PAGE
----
YANGON (Reuters) - British Prime Minister David Cameron and Myanmar opposition leader Aung San Suu Kyi gave powerful backing on Friday for suspending sanctions on the country, a stark shift in stance and a boon for a pariah state eager to come in from the cold.
Cameron, the first Western leader to visit Myanmar in decades, and Nobel laureate Suu Kyi said at a news conference in Yangon sanctions should be suspended, but not lifted altogether to pressure the quasi-civilian government to continue reforms.
Suu Kyi’s endorsement carries huge weight due to her international standing, with many Western diplomats admitting she has long influenced their policies towards Myanmar. The United States hinted after Suu Kyi won a parliamentary seat in an April 1 by-election seen as free and fair that it may also ease some embargoes.
Speaking on the porch of her lakeside home, which until 2010 had been a prison for much of her 15 years of detention, Suu Kyi said a sanctions suspension “would make it quite clear to those who are against reform that should they try to obstruct the way of the reformers, then sanctions could come back.”
Suu Kyi and Britain have long been the biggest advocates of sanctions, imposed over the past 23 years for human rights abuses by Myanmar’s military rulers. Critics argue they have kept the Southeast Asian country’s 60 million people in poverty.
It is now almost certain European Union sanctions will be suspended after the bloc reviews its restrictions on April 23, which would enable a flood of investment into a country rich in oil, gas and precious stones, with huge tourism potential.
Cameron, the first British prime minister to visit Myanmar since it won independence from Britain in 1948, said he would push for all EU sanctions to be suspended, except for an arms embargo.
“They haven’t done enough, there’s much more that they need to do, and we will keep that pressure on. That is why suspending sanctions, rather than lifting sanctions, is the right answer,” he said.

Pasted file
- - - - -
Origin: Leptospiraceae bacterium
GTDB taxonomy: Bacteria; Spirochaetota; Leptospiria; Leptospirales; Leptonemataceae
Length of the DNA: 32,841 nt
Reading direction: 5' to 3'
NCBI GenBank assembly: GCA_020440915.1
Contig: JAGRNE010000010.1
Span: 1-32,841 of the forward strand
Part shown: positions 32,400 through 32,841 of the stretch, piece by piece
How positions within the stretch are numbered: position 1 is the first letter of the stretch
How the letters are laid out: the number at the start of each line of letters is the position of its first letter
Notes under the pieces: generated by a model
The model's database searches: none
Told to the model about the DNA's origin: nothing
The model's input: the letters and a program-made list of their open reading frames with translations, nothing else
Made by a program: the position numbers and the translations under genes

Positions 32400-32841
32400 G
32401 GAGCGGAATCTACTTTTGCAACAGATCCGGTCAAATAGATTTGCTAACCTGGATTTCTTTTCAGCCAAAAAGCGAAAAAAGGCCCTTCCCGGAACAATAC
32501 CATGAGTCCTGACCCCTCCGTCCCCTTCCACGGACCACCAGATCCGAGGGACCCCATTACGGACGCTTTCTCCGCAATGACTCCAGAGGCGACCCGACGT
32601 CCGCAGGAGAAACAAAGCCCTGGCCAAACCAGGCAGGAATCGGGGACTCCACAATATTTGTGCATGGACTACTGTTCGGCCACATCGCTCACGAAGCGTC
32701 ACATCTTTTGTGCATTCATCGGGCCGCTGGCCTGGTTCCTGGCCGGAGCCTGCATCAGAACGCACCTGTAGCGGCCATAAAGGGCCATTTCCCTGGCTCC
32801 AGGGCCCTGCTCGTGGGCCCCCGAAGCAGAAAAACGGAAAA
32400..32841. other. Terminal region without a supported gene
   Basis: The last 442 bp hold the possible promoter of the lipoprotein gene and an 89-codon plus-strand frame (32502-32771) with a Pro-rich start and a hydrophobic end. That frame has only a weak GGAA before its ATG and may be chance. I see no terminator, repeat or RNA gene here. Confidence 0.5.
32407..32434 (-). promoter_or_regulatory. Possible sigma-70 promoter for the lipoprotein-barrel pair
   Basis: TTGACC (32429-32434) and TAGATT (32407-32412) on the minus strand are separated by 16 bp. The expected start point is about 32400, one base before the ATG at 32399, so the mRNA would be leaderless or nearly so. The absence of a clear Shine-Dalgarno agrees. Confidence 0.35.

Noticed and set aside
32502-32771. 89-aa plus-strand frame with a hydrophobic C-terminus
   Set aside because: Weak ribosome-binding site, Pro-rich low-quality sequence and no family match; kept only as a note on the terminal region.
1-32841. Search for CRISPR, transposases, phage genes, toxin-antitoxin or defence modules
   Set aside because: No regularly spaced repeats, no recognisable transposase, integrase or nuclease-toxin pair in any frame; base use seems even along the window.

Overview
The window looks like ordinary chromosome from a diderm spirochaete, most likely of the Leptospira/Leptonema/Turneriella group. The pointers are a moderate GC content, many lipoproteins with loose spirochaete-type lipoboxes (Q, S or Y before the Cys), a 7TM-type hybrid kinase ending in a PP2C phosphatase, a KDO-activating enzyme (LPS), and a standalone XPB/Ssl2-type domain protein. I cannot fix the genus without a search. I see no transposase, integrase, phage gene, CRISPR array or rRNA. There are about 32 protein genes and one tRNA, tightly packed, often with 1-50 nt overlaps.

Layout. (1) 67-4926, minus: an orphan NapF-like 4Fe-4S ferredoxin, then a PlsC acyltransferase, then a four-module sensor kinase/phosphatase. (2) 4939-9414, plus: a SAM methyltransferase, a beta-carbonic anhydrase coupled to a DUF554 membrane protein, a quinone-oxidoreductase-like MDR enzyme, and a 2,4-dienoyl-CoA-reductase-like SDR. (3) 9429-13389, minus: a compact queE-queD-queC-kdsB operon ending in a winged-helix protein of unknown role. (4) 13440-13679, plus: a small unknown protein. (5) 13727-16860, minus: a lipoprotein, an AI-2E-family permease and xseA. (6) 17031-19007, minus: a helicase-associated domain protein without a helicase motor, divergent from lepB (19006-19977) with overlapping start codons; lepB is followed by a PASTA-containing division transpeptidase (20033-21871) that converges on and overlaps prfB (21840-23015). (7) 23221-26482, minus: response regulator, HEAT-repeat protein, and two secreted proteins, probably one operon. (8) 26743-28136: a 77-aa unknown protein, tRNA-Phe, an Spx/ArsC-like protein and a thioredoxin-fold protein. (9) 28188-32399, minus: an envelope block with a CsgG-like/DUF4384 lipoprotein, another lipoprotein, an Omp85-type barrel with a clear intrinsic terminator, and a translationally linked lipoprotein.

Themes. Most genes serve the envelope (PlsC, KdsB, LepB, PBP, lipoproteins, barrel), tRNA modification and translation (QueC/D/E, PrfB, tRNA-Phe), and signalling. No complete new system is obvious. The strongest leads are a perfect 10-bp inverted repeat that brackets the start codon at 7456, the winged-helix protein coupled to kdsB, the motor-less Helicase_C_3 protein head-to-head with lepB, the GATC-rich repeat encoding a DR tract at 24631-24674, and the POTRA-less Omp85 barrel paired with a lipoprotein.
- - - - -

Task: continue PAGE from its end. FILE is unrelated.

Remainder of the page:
“If we really want to see the chance of greater freedom and democracy in Burma (Myanmar), we should respond when they take action,” he added.
Myanmar’s President Thein Sein, whom Cameron met on Friday, has stunned critics with reforms unthinkable a year ago, including the release of hundreds of political prisoners, easing media censorship and holding peace talks with ethnic rebels.
Myanmar won independence largely due to the efforts of Aung San, Suu Kyi’s late father, but a 1962 coup then heralded 49 years of military rule.
That ended a year ago after the transfer to Thein Sein’s quasi-civilian government stacked with former generals, a hegemony now threatened after Suu Kyi’s National League for Democracy (NLD) took 43 of 45 seats in April 1 by-elections. A parliamentary election takes place in 2015.
At a meeting at Myanmar’s imposing presidential palace in the remote, grandiose capital Naypyitaw, Thein Sein and Cameron discussed the importance of easing sanctions to convince hardliners in his cabinet and his army-backed ruling party that reform was the right path.
Cameron believed the changes implemented by Thein Sein were “sincere” and he was “cautiously optimistic” about the future. Suu Kyi said she believed the president was “genuine about democratic reforms”.
She said: “I don’t think the strength of those who do not want democracy could compare in any way with the strength of the people’s desire for democracy. This is why I am optimistic, but cautiously.”
Countries are now vying for business and influence in a nation rich in untapped resources and desperate to attract foreign investment. European firms fear Asian rivals are securing a foothold and already boosting their presence.
EU sanctions, which are less stringent than those of the United States, include assets freezes, bans on arms sales and investments or trade related to timber or mining of metals and gemstones. It does not prohibit investment in other sectors.
The restrictions also deny Myanmar access to the Generalised System of Preferences, which give trade privileges to poorer countries, but EU diplomats say changing that could take time.
Some experts say Myanmar’s rapid opening up to foreign trade could result in rushed investments that benefit only the economic elite closely allied with the military old guard.
Cameron invited the Oxford-educated Suu Kyi to visit London in June. She has long refused to leave Myanmar due to fears she would not be allowed back by its military leaders. That stance cost her the chance to be with her husband, Michael Aris, who died of cancer while she was under house arrest in Yangon.
“Two years ago I would have said thank you for the invitation, but sorry,” she said, when asked whether she would accept Cameron’s offer. “Now I‘m able to say ‘well perhaps’, and that’s great progress.”
Additional reporting by Aung Hla Tun; Writing by Martin Petty and Mohammed Abbas; Editing by Janet Lawrence